>>I thought it was common knowledge (/strong rumour) that MS have been…

    yeah probably has, I guess in that case I just agree.

    >>I think its going to be the other way round i.e Excel with Access built in….
    Its almost there once you

    Well I think that would make more sense, I think that might be what MS are angling for? Anyone agree?

  10. Biggus Dickus Says:

    >>I think that might be what MS are angling for? Anyone agree?<<

    I’d like to think so, but I haven’t seen any indication (if I knew I couldn’t tell you though ;-)). I guess I CAN tell you what I DON’T see …….

    Dick

  11. Marcus Says:

    “use of Access is now widespread”

    I’d suggest that there are a lot more Access databases floating around, but this is not proportionate to the number of people ‘creating’ those databases. Yes there are more people creating them, but often for small groups of users to use.

    “…just like the spreadsheet monsters they build”

    No. Worse. My wife conducted an Access training course once which included a secretary to the GM of a sizable vehicle parts manufacturer. She said that after the course she was expected to develop an inventory database for the company. No one would expect to do a week-end first aid course and expect to come out ready to perform major surgery. With this perception you can already predict that the patient isn’t going to make it.

    “Access is better because it has more structure”

    Perhaps they both, Excel & Access, have structure but Access has more innate functionality to enforce that structure. Also users employ the same paradigm developing a database which they use with their spreadsheets. Example: One user had a spreadsheet which contained multiple sheets. The structure of each sheet was identical except that each was for a different business unit. The spreadsheet was migrated to Access using the same structure – each worksheet became a separate table (each with no PK). This made the intent of the migration – the capacity to easily create reports which compared business units – a horrible mess.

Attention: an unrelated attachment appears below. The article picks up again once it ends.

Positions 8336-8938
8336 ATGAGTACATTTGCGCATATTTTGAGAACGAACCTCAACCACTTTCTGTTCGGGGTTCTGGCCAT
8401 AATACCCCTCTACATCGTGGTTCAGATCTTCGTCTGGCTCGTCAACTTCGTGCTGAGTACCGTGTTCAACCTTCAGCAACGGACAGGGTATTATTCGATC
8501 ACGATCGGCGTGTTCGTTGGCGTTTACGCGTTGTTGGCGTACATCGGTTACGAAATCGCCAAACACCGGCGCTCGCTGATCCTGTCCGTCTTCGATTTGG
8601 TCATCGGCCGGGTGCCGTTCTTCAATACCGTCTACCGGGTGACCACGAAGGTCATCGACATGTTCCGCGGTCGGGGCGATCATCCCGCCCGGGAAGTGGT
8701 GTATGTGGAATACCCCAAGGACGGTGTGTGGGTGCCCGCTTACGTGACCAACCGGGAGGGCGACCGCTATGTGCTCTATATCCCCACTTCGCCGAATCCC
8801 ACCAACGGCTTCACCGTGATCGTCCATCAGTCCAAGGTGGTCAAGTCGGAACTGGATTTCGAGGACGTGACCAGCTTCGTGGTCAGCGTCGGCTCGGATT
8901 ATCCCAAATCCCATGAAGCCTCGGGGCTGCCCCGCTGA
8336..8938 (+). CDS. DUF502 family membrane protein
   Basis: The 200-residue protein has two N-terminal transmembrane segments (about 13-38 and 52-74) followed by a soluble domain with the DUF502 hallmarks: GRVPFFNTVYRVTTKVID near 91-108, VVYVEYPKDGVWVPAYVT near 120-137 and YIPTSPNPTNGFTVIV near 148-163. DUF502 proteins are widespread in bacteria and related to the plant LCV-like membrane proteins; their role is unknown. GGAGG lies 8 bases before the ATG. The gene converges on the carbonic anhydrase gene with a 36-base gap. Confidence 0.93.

Cheers – Marcus

  12. Biggus Dickus Says:

    I do not believe that “end-users” are capable of designing and building a relational database (regardless of the functionality built into Access to help them do so). Development in Access has to be a professional pursuit – plain and simple.

    If “users” are developing “applications” in Access then their companies are making a big mistake (unless it is a quick & dirty short-term list management app).

    One of my beefs with MS on Access is that they INSIST that Access be an end-user tool. That is their current spin on Acess. Get over it !!

    Databases require a special set of skills (so do spreadsheets for that matter but that’s another story) and require a dedicated class of worker to build them. Simple fact.

    Dick

  13. Jon Peltier Says:

    BD –

    >If “users” are developing “applications” in Access then their companies are making a big mistake